How to Calculate Your Student Budget
Whilst calculating a budget might seem like a complicated affair, it all boils down to a simple comparison of your income and your outgoings for the year. As a student with a limited income and a whole host of living expenses, it is particularly important to work out a budget. Follow these simple steps to find out how you are fixed financially and catch any problems before they arise.
Note Down Your OutgoingsFirstly, you should make a list of all your outgoings – that's whatever you spend your money on throughout the year. From ballpoint pens to birthday cards, make sure you have it all covered. Calculate and jot down the amount that you spend on these things over the course of a year. Your university tuition fees need not be included, since these are usually paid directly to your university on your behalf, using your tuition fee loan. Below are some examples of categories that you might consider when calculating your outgoings.
- University expenses: textbooks, stationary, library costs, photocopying and printing, trip fees
- Food: meals, snacks, eating out, kitchen equipment, pet food
- Living expenses: rent, utilities, mobile phone costs, internet, landline, child care, cleaning materials, and other living expenses
- Professional services: dentist, optician, hairdressing, beauty or grooming treatments, vet
- Entertainment: going out, alcohol, cafe drinks, cinema, film rental, CDs and DVDs, concerts and gigs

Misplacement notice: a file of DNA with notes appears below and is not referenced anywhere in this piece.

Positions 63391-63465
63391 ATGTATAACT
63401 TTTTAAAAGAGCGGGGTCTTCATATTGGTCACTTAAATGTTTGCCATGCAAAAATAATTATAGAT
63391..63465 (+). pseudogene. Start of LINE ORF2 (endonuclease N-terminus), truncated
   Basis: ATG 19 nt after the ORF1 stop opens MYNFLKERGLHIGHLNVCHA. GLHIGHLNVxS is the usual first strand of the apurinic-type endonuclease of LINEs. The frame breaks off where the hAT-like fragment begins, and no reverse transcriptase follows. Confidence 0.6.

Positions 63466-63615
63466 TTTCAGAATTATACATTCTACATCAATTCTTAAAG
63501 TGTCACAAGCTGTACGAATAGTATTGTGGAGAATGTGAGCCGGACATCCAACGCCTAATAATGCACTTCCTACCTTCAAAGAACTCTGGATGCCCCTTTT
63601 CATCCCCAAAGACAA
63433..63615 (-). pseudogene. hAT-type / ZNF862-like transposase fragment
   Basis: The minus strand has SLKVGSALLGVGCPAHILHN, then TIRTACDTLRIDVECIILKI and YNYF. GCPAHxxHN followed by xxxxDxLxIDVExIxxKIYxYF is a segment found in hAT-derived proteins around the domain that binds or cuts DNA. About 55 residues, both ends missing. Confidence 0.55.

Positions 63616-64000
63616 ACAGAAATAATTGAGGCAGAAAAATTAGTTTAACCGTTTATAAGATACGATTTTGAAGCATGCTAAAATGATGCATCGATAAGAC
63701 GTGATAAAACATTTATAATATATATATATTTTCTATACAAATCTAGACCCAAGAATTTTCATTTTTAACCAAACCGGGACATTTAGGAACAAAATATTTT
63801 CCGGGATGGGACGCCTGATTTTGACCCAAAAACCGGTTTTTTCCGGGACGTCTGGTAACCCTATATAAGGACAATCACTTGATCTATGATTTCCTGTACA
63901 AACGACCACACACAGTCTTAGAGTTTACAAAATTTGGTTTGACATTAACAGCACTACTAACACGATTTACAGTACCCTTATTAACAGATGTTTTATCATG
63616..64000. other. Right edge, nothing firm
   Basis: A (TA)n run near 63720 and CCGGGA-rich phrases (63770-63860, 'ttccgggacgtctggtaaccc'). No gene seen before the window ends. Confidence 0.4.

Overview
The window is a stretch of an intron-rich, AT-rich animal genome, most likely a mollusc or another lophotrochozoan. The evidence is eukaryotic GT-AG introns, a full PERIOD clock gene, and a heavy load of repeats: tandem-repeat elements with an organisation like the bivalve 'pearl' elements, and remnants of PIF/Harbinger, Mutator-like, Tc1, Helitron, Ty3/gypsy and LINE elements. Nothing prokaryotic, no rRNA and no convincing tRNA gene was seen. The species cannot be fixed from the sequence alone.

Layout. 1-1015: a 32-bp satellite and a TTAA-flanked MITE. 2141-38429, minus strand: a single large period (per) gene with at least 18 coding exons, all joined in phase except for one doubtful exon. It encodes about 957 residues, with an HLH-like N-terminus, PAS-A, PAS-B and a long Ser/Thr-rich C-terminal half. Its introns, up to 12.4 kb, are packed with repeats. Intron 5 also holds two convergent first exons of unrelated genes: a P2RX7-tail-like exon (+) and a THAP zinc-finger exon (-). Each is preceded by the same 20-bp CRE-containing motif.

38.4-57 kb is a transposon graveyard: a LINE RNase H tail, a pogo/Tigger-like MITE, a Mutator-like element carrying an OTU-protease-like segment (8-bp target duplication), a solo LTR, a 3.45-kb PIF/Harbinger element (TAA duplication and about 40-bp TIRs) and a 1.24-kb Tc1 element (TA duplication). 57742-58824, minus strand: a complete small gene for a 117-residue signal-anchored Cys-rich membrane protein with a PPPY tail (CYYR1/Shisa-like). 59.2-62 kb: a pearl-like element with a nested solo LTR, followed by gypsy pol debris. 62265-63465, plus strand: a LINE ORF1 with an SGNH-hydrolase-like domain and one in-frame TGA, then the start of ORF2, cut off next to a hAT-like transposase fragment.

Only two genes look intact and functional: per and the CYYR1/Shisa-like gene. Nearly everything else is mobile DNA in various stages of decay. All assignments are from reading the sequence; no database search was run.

- Travel: local travel, long distance train or coach journeys, holiday travel, car payments, petrol, licensing, insurance and maintenance
- Clothing: new items, repair, laundry, dry cleaning
- Charity Contributions: charity gifts and donations
- Gifts: birthdays, Christmas etc.
- Personal hygiene and care: hair products, body care products, make up, vitamins
- Loans: credit cards, personal loan payments and fees
- Other: gym membership etc.
Summarise Your IncomeThe next step is to summarise your income. Again, don’t include your tuition fee loan as this will bypass you, going directly to your university. Here are some examples of sources of income:
- Student loan
- Scholarships and grants
- Contributions from family members
- Wages and tips
Do Your SumsNext, add together all your outgoings for the year, to find a total. Then, add together all your sources of income. Finally, subtract your outgoings for the year from your yearly income. You will be left with either positive or negative sum. A positive number indicates that, by the end of the year, you are on course to have some money left over. A negative sum shows that, if you spend according to your predicted outgoings and your income is as estimated, you will be out of pocket by the end of the year.
If your calculations see you set to be in the red by the year’s end, it’s time to make some changes. Have a think about your options. Do you need to set up a student overdraft facility as a safety precaution? Could you find more work over the summer or in the evenings? Could you replace that gym membership with regular runs round the park? Could you get a bike to minimise your travel costs? Tweak at your budget to make it work for you, with the aim of at least breaking even by the end of the year.